For an interview conducted around a year after the events in question, the Vice President seems to have forgotten a lot, including one very crucial detail: whether he told Libby about Valerie Plame Wilson.

Note to Matt Continetti: Liz Lemon = Not A Real Person

| Fri Oct. 30, 2009 9:15 AM PDT

Now that excerpts from Weekly Standard writer Matt Continetti's new book on Sarah Palin are in wider circulation, it's worth revisiting a great post on the subject from earlier this week by my friend Matt Gertz at Media Matters. Here's the relevant excerpt from Continetti's book, via US News' Washington Whispers blog:

Liberal-leaning feminists, especially comic Tina Fey, the 30 Rock star who portrayed Palin on Saturday Night Live, were jealous of Palin. "Palin's sudden global fame rankled those feminists whose own path to glory had been difficult. To them, Palin was less a female success story than she was the beneficiary of male chauvinism," writes Continetti. He holds out Fey and her TV character for special criticism. "It was telling that Fey should be the actress who impersonated Palin. The two women may look like each other, but they could not be more dissimilar. Each exemplifies a different category of feminism. Palin comes from the I-can-do-it-all school. She is professionally successful, has been married for more than 20 years, and has a large and (from all outward appearances) happy family. And while Fey is also pretty, married, and has a daughter, the characters she portrays in films like Mean Girls and Baby Mama, and in television shows like 30 Rock, are hard-pressed eggheads who give up personal fulfillment-e.g., marriage and motherhood-in the pursuit of professional success," he writes. "On 30 Rock, Fey, who is also the show's chief writer and executive producer, plays Liz Lemon, a television comedy writer modeled on herself. Liz Lemon is smart, funny, and at the top of her field. But she fails elsewhere. None of her relationships with men works out. She wants desperately to raise a child but can find neither the time nor the means to marry or adopt. Lemon makes you laugh, for sure. But you also would be hard pressed to name a more unhappy person on American TV."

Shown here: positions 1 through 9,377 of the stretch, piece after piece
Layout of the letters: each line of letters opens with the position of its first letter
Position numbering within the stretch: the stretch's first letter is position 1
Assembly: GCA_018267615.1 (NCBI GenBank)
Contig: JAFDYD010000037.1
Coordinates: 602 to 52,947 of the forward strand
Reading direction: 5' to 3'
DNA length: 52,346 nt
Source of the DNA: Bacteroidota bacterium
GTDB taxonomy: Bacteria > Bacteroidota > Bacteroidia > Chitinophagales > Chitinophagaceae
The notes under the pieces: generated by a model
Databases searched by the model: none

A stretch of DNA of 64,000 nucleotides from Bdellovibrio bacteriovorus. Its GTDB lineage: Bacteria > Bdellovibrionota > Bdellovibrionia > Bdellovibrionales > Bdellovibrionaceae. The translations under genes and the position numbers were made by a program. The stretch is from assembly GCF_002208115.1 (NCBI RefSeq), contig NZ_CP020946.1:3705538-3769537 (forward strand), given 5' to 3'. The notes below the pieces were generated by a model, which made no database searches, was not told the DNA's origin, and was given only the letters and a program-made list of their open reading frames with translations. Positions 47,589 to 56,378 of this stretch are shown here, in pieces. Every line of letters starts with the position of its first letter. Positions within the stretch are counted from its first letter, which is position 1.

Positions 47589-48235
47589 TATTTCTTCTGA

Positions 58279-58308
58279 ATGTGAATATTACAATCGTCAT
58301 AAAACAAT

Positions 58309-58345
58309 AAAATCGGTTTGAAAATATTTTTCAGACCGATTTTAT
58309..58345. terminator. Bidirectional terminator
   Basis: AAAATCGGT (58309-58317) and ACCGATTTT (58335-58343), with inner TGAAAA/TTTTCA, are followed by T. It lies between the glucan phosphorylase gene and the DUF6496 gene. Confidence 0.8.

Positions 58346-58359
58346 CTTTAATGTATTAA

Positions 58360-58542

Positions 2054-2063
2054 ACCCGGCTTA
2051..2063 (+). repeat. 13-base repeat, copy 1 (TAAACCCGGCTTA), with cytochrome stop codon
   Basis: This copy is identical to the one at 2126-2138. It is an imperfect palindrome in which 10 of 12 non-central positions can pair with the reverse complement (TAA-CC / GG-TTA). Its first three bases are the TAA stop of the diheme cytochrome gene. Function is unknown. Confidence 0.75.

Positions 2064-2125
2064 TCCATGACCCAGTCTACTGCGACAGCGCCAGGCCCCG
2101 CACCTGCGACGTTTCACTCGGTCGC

There is so much wrong with this that it's hard to know where to start. Dave Weigel at the Washington Independent notes that "even the fictional Liz Lemon has fewer problems than the real-life former governor of Alaska, who quit her job under the pressure of frivolous ethics complaints and who seems to get into monthly feuds with her daughter’s ex-boyfriend." But I think Gertz takes an even better tack on this: